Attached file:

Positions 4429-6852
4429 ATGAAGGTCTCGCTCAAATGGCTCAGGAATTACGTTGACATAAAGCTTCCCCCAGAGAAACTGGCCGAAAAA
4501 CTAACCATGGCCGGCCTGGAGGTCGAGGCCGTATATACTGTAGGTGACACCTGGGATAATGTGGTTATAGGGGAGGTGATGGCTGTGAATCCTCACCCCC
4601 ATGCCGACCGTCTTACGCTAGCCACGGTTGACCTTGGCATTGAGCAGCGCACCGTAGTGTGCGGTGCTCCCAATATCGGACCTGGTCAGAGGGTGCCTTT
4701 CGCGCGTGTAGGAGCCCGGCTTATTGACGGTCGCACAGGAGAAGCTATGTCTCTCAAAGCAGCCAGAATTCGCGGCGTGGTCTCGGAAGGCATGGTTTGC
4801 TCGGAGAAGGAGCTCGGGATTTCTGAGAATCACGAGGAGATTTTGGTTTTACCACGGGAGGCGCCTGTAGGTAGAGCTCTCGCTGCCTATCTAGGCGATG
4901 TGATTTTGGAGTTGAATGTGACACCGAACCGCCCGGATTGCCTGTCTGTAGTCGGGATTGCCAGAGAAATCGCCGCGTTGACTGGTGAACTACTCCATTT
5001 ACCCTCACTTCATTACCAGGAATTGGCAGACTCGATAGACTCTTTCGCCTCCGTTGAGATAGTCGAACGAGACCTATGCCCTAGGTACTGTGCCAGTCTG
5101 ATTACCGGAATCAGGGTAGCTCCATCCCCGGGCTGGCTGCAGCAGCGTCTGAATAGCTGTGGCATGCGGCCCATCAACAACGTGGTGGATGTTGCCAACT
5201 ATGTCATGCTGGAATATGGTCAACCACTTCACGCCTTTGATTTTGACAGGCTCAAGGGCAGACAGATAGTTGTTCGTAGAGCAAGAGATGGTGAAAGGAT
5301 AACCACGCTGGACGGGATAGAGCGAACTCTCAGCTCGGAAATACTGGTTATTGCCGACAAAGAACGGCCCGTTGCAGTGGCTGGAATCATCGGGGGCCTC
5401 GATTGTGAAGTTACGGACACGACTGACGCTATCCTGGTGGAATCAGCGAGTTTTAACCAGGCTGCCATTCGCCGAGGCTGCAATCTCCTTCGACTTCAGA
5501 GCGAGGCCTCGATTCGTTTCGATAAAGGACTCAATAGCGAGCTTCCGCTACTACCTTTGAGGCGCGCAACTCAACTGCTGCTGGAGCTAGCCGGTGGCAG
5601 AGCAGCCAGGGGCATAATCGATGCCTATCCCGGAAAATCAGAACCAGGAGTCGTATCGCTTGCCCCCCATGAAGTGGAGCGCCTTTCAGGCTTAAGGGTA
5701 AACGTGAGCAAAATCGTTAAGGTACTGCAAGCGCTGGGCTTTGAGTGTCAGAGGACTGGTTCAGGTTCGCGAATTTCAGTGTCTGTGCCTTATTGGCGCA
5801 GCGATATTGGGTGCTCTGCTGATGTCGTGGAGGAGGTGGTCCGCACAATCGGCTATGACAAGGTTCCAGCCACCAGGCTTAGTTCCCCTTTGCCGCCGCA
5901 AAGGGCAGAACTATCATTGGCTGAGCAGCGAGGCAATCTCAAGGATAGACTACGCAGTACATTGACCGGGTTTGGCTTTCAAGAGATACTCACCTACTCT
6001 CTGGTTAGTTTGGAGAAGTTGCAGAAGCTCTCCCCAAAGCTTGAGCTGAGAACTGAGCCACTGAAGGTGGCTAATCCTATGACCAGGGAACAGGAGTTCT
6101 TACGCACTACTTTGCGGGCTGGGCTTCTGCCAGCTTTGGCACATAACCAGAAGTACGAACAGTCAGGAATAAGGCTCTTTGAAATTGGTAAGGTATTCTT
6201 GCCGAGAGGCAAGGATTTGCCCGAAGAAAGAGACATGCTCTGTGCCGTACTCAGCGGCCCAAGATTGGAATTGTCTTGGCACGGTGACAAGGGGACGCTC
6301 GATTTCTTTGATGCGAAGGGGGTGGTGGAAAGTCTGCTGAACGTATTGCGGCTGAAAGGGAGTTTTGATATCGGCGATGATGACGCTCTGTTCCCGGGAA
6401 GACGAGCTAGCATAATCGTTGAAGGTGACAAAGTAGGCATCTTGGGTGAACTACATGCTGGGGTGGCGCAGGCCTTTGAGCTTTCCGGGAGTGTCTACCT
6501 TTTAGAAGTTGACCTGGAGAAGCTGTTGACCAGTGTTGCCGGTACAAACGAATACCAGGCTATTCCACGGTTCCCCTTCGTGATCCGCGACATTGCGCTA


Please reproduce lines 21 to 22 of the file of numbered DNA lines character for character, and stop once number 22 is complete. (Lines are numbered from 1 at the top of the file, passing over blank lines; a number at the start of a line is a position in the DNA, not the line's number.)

6301 GATTTCTTTGATGCGAAGGGGGTGGTGGAAAGTCTGCTGAACGTATTGCGGCTGAAAGGGAGTTTTGATATCGGCGATGATGACGCTCTGTTCCCGGGAA
6401 GACGAGCTAGCATAATCGTTGAAGGTGACAAAGTAGGCATCTTGGGTGAACTACATGCTGGGGTGGCGCAGGCCTTTGAGCTTTCCGGGAGTGTCTACCT